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When I run

git log --name-only

it shows sha1 and sha2 as consecutive commits and only one file was changes in sha2.

However, when I run

git diff sha1 sha2

it shows differences in a lot of files. Why is this? sha1 and sha2 are consecutive commit ids that I got from git log --name-only. sha1 is the earlier commit.

I thought that git diff would only show differences in files that are listed by git log --name-only.

The sha1 and sha2 are consecutive commits in the same branch.

sha1 was a cherry pick from B1 and sha2 was cherry picked from B2.

I found that a file that was not listed in git log --name-only was modified and basically my changes in B1 were overwritten by B1 commit, even though it isn't listed as having been modified.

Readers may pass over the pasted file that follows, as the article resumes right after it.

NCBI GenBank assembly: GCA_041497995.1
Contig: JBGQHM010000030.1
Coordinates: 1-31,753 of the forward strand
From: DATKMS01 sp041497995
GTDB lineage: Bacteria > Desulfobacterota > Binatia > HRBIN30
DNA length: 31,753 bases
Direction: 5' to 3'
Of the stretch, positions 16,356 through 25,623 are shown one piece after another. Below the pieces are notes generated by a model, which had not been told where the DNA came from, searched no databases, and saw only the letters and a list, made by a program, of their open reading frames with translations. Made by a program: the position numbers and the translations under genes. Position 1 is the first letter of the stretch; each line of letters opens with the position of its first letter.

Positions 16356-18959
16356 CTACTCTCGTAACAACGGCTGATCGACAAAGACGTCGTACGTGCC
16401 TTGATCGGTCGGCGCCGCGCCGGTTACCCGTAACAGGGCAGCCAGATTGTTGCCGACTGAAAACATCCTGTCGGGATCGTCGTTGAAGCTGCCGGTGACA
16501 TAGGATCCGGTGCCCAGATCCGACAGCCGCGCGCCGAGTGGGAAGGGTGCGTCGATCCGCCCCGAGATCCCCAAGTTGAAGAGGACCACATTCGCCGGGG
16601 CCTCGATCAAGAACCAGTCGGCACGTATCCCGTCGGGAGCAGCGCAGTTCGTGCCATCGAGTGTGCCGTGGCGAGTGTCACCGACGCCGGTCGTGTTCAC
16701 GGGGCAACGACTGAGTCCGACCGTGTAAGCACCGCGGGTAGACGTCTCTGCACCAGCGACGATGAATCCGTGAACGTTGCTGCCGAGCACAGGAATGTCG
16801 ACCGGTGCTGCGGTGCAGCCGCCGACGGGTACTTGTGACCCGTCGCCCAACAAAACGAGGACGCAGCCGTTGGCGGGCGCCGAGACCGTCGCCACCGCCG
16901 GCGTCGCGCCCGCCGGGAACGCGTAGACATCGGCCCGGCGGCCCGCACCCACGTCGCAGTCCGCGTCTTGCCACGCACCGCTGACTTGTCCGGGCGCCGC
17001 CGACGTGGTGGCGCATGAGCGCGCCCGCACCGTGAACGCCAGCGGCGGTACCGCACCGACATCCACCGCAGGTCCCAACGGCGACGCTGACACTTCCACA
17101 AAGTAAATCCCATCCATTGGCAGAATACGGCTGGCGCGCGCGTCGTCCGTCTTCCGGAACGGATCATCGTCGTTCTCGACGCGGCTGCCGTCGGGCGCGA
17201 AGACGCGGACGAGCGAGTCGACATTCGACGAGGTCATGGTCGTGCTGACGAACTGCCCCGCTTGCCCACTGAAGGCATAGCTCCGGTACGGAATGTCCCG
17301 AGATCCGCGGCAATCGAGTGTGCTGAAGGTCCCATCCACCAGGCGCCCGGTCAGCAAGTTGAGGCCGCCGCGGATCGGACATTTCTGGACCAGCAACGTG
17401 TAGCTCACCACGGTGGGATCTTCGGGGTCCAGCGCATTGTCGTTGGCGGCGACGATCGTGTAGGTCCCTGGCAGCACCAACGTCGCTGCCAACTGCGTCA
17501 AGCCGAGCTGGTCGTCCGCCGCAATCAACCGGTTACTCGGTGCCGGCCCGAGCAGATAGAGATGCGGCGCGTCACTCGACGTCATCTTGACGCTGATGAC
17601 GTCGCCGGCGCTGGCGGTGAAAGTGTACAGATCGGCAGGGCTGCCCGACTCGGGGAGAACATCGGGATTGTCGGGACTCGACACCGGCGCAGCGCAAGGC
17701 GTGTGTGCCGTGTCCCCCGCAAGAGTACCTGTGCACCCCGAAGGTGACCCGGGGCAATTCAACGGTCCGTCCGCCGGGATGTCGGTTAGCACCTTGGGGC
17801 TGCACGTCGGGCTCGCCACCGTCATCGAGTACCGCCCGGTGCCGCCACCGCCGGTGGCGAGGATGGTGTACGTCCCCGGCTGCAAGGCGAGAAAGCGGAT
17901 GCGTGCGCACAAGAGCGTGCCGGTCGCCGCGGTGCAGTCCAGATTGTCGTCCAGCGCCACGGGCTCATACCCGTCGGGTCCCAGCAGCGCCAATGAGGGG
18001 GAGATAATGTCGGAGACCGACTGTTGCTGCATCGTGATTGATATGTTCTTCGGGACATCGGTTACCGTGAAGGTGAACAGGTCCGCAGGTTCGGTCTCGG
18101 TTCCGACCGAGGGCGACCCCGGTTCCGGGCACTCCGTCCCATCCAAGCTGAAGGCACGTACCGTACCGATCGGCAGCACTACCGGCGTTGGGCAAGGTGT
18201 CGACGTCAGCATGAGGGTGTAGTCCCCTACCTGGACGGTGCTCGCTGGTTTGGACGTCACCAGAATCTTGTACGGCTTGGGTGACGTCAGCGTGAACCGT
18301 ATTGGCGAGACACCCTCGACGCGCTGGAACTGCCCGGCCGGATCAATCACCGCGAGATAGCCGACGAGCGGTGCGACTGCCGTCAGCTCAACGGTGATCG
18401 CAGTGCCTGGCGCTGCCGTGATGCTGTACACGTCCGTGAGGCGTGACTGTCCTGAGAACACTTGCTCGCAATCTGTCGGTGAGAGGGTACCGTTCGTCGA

Is there an issue with the cherry-picking here where changes are picked up unknowingly?

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1 Answer 1

up vote 1 down vote accepted

You need to change your git-log call to

git log --name-only sha1..sha2
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I forgot to clarify, sha1 and sha2 are consecutive commit ids when I ran git log --name-only. Though when I ran it that way, I got a longer list of commits. It just seems odd that one command shows them as sequential commits and another shows more changes in between. –  dFL Feb 27 '13 at 17:12
    
That's the thing: without the dots, it just shows all commits reachable from these two commits, right up to the very first commit. –  Michael Wild Feb 27 '13 at 21:06
    
I'm not sure why I don't get any notifications when someone responds, but looks like my understanding of git log needs to be expanded. Thanks Michael. –  dFL Mar 6 '13 at 18:17

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